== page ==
Challenges and Opportunities of Data and Statistical Methods in Health Research and Practice

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Thursday 20 June 2019, 04:30pm - 07:00pm

Location Location: Royal Statistical Society, 12 Errol St, London EC1Y 8LX

This event is being held in honour of Professor Doug Altman and will be chaired by Martin Bland


Toby Prevost: “Analysis of serial measurements in medical research and in clinical trials”

In an article published in the BMJ in 1990 (now cited >2400 times), Matthews, Altman and colleagues considered the analysis of serial measurements in medical research and recommended a two-stage approach based on summary measures. In this talk, I will describe the major themes in the article and their application to the design of a clinical trial. Briefly, parallels will be drawn between the role of summary measures in trials of individual and cluster randomised designs, and between analysis by summary measures and by mixed models.
Reference: Matthews JN, Altman DG, Campbell MJ, Royston P. Analysis of serial measurements in medical research. BMJ 1990;300:230-5

Mark Ashworth: “Some Problems with Primary Care Data”

Primary care is a rich source of statistical data. It is also a source of considerable problems for the purposes of statistical analyses. I will give examples of where ‘big data’ from primary care may produce misleading data outputs. 
I will discuss three national sources of primary care data, CPRD, THIN and data from the Royal College of General Practitioners’ monitoring practices, comparing their data formats and their use as assets for data analyses. I will contrast this with locally available patient-level data such as Lambeth DataNet.
Numeric estimates may improve communication and risk perception in general practice. We get different perspectives when risk perception is based on NNT, Absolute Risk, or the still predominant use of Relative Risk, in making clinical decisions. We also need to exercise caution in basing health service decisions on univariable rather than multivariate data in primary care. I will give examples of where decisions have been made using misleading data.
Finally, I will be looking at the use of primary care data analyses from the perspective of patient care in primary care. GPs use data for the communication of risk, balancing evidence-based medicine with patient preference, and I will give examples applying this to breast cancer, prostate cancer and CVD risk. I will then use these arguments to pose the question of why rational patients may reject statistically based advice?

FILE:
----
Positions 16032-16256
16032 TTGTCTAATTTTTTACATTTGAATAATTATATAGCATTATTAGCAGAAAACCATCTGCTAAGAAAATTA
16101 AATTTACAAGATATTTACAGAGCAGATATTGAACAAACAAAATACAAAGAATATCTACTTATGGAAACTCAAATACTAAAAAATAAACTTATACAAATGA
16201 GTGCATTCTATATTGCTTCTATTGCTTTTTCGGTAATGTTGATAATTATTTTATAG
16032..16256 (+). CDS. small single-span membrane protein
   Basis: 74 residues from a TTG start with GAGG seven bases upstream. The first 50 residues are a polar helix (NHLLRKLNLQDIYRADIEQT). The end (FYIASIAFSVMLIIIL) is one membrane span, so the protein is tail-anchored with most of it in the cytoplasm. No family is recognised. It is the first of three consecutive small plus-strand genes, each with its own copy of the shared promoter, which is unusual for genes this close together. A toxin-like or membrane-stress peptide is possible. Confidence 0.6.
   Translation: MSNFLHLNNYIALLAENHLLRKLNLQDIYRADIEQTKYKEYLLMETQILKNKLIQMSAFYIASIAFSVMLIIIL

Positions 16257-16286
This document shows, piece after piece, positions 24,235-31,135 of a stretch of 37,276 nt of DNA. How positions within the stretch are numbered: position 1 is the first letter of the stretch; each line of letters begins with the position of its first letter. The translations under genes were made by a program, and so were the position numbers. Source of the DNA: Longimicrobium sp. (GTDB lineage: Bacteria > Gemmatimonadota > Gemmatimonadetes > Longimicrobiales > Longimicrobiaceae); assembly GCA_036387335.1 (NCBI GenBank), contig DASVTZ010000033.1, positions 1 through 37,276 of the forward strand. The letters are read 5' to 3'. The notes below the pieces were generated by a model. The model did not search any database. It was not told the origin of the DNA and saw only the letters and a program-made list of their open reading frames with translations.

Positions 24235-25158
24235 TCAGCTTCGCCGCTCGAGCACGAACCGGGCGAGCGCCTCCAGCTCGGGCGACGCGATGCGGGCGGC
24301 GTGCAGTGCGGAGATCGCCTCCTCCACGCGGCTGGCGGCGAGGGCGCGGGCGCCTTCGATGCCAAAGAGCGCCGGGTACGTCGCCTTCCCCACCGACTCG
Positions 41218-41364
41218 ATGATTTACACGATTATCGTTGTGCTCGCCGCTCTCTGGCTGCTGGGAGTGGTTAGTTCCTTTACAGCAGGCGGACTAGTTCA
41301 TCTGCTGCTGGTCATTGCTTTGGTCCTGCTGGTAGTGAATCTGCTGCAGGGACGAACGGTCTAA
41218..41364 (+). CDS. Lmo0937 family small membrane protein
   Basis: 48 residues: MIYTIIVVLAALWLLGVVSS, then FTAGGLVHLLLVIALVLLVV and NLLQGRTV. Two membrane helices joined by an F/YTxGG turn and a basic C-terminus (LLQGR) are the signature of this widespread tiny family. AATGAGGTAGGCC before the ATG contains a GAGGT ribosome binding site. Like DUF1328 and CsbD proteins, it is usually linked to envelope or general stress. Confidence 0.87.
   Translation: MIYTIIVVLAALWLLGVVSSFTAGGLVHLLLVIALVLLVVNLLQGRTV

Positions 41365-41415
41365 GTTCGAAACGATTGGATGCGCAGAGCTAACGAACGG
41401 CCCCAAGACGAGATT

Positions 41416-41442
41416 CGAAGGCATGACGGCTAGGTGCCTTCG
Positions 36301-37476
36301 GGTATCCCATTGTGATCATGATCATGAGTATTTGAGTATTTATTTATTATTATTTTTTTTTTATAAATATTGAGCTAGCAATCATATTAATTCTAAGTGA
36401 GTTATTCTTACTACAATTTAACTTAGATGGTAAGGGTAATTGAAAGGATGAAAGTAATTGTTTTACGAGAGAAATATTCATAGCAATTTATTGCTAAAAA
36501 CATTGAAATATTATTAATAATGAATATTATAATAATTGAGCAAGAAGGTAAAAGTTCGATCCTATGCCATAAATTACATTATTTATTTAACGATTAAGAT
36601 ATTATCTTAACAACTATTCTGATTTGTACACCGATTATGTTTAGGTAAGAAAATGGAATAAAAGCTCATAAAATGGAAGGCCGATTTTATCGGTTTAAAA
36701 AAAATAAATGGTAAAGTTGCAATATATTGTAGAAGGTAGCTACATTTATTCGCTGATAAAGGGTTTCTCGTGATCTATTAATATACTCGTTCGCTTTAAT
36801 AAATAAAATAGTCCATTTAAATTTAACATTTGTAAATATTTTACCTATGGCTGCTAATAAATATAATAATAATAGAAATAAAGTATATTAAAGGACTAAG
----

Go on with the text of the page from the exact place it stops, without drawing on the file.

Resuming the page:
Camila Caiado: “Developing Planning Tools for GP Practices: Using Population and Health Care Records”


We are constructing models and apps that provide health providers and local authorities with powerful tools for better decision making and planning. An app has been developed with GP practices for predicting patient flows and behaviour and help health providers to understand and prepare for both current and future demands. The app also allows managers and clinical teams to see projections of GP practice activity with different population growth scenarios.

Gary Collins: “ISSUES on Prognosis and Prediction in Medical Research”


Decisions are routinely made by healthcare professionals on the basis of an estimated probability for diagnosis and prognosis. Models which combine multiple predictors are used as a basis for estimating this probability. A number of models are now embedded in general practice software, such as the QRISK model for predicting the 10-year risk of developing cardiovascular disease.  Traditionally, prediction models have been developed using regression based approaches such as logistic or Cox regression depending on the outcome being predicted. More recently, there has been a surge in interest in using modern approaches under the umbrella term of machine learning. The interest and uptake in machine learning is often accompanied with enthusiastic claims that they can provide superior predictive accuracy over traditional approaches, however recent systematic reviews have highlighted various shortcomings in the design, conduct and reporting of these comparative studies.


In this talk I will discuss, with examples, some of the challenges in developing and validating prediction models using both traditional and machine learning approaches.  I will also critically highlight some of the more common methodological, terminology and reporting issues encountered in prediction models studies.


Attendance is free and open to all, but pre-registration is required.

Registration alongside tea and coffee will be available from 4.00 pm

Organiser Name Salma Ayis

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Organising Group(s) RSS Medical Section





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